Blog WHS Visits

WHS #742: Talamanca Range

“The rugged terrain, difficult access and the formal protection status have kept human impacts at bay”, the OUV statement for the Talamanca Range states proudly. That means that a proper visit of this WHS, although it covers over 7% of Costa Rica, is not so easy (for a glimpse of it you can drive Route 2, Carretera Interamericana Sur, from San José to San Isidro General and look to the left). It encompasses eight contiguous protected areas including one in Panama, as shown on this map. I first targeted Chirripó NP, however it turned out that access is almost exclusively geared to trekkers trying to reach the peak of Chirripó mountain. Esteban found me one alternative, with a local rural tourism assocation in San Jeronimo, which may be worth looking into for a future WH traveller.  

Eventually I settled for the safe bet of Tapantí-Macizo de la Muerte National Park. This lies near the pleasant town of Orosi, 2 hours south of San José. Covid limitations to the number of daily visitors required me to reserve a spot beforehand for a specific day to visit, but otherwise the park is easily accessible. It lies at the northern edge of the Talamanca range and is mostly known for its rain forest habitat. Consequentially it is also one of the rainiest parts of Costa Rica.

I arrived there at the opening hour of 8 am. On the advice of the Swiss owners of my guest house, I left the car at the park reception and continued on foot. The accessible part of the park consists of a 5-kilometer long asphalt road, with 5 short hiking trails on either side. You can drive your car up and down, but because the forest is so dense the best views and best birding are actually from the main road. Large mammals such as jaguars and tapirs will not show themselves so close to civilization though. During the full 3 hours of my visit I encountered no other tourists - I only met the park maintenance guy twice....

It was easy to walk on the paved road, which goes slightly uphill. The weather was lovely, about 25 degrees Celsius, but also partly cloudy so that the sun wasn’t too hot. I heard many birds but saw only few. Little brown and green birds in a green forest are always very difficult to spot. After about 2 km of hiking I reached the entrance to the first trail. This is a 1200 meter long, flat forest path qualified as “easy”. It ends at the bank of a river. From the river you also have a more open view of the wooded mountains (see third photo).

Afterwards I walked another 2 kilometers on the paved road to the start of the next trail. There are actually two of them together there, the path splits halfway. It went down quite steeply at the start - this one has been qualified as “medium" -, fortunately it was a dry day so it was not slippery. At the crossing I choose the route to the waterfall. This leads up to a viewpoint from where you can see one vertically falling off a mountain wall. I also paused here for a bit and spotted a squirrel – my first Costa Rican mammal!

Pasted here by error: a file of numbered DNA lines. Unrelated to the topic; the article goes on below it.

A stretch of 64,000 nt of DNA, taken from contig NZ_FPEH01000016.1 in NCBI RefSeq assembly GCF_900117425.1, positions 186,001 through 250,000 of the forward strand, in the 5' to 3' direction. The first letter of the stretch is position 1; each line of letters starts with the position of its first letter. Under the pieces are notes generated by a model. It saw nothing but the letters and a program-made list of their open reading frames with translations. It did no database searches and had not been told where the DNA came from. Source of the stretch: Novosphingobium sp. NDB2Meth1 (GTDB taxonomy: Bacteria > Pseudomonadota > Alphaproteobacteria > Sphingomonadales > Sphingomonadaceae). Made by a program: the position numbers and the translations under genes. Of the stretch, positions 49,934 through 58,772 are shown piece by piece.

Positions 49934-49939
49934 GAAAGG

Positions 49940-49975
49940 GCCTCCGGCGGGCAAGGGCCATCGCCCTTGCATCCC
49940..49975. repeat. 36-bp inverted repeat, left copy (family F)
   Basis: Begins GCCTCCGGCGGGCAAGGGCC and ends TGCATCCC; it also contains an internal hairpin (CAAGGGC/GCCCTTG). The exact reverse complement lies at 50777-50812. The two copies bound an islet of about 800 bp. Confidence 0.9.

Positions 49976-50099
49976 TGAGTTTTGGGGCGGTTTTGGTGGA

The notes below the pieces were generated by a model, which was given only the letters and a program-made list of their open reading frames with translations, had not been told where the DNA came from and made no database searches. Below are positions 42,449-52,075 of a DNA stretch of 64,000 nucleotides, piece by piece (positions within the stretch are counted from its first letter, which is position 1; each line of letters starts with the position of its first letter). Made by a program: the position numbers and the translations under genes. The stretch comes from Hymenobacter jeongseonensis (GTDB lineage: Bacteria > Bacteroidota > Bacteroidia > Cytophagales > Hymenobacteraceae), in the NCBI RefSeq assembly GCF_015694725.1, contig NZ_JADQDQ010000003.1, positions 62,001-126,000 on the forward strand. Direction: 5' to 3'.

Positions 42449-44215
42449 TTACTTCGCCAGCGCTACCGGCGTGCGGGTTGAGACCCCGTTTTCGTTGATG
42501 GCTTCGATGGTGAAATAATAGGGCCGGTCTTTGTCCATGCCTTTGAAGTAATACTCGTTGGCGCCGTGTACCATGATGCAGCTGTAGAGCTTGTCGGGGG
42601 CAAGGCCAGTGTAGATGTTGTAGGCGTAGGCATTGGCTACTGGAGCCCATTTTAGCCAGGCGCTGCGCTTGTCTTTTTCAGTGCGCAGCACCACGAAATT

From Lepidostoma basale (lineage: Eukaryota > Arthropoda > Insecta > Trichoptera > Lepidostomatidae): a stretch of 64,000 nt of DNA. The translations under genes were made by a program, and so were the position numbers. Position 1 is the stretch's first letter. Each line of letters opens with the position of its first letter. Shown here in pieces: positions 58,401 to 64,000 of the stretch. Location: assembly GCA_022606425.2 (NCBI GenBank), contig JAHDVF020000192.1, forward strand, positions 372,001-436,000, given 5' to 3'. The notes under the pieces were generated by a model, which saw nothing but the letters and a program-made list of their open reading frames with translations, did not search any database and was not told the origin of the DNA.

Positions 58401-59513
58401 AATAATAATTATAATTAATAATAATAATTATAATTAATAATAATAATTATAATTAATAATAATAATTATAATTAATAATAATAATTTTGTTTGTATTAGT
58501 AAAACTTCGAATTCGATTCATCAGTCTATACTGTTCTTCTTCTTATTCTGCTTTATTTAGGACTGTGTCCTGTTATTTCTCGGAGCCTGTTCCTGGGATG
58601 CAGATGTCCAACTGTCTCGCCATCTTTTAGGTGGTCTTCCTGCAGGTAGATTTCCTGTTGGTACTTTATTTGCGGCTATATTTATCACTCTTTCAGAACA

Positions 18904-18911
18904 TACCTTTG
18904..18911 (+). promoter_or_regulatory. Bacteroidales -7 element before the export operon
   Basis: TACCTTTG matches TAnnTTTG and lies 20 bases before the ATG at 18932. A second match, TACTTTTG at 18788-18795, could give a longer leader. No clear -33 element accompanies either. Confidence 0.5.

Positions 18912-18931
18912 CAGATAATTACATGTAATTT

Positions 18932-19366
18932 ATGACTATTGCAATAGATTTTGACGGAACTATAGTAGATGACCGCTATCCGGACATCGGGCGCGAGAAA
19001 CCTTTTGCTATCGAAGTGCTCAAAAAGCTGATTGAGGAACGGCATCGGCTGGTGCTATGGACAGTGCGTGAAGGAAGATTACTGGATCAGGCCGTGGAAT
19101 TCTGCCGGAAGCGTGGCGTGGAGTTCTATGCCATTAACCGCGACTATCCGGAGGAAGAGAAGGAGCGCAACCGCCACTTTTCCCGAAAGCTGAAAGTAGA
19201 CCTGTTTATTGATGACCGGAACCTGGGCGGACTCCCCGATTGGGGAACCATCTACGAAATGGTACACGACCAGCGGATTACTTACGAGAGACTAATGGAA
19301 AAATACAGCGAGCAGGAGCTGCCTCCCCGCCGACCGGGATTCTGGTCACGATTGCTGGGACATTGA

As a conclusion I find that the huge scale of this mountain range and its vast forests do not allow for more than a superficial impression. You probably won’t encounter that puma, that quetzal, that specific type of orchid. Its conservation importance is undoubted though, it being a land bridge between South and North America for fauna and flora species, and of course for the preservation of this huge stretch of natural forests.

Els - 28 March 2021

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Jay T 30 March 2021

Those are some good insights for seeing the Talamanca Range -- thanks, Els and Esteban!

Esteban Cervantes Jiménez 29 March 2021

Yes, I agree that visiting this WHS will take some time to get the best experience of it. For example, Chirripó would require at least 3 days hiking: one up for Base Crestones, one up to the summit...maybe some other attractions and 1 down...but 4 days would be best, in case you wanted to visit places like Ditkevi lagoon, the Morrenas, or Sabana de los Leones (which is on the way from San Jerónimo). In the case of La Amistad proper (Altamira sector), and Barbilla, you can do that maybe in 2 days, but if one wanted to go to Kamuk in La Amistad, from Tres Colinas station...that would be 5 days. Tapantí-Macizo de la Muerte is definitely the option of choice (not the greatest one, though, as most of the park is non-accesible wilderness) when time is limited, plus allowing to fit in Orosi and Ujarrás FTLS.
I hope to get back to Chirripó maybe next year, combining the routes from San Gerardo and San Jerónimo...and sometime do the Kamuk hike in La Amistad.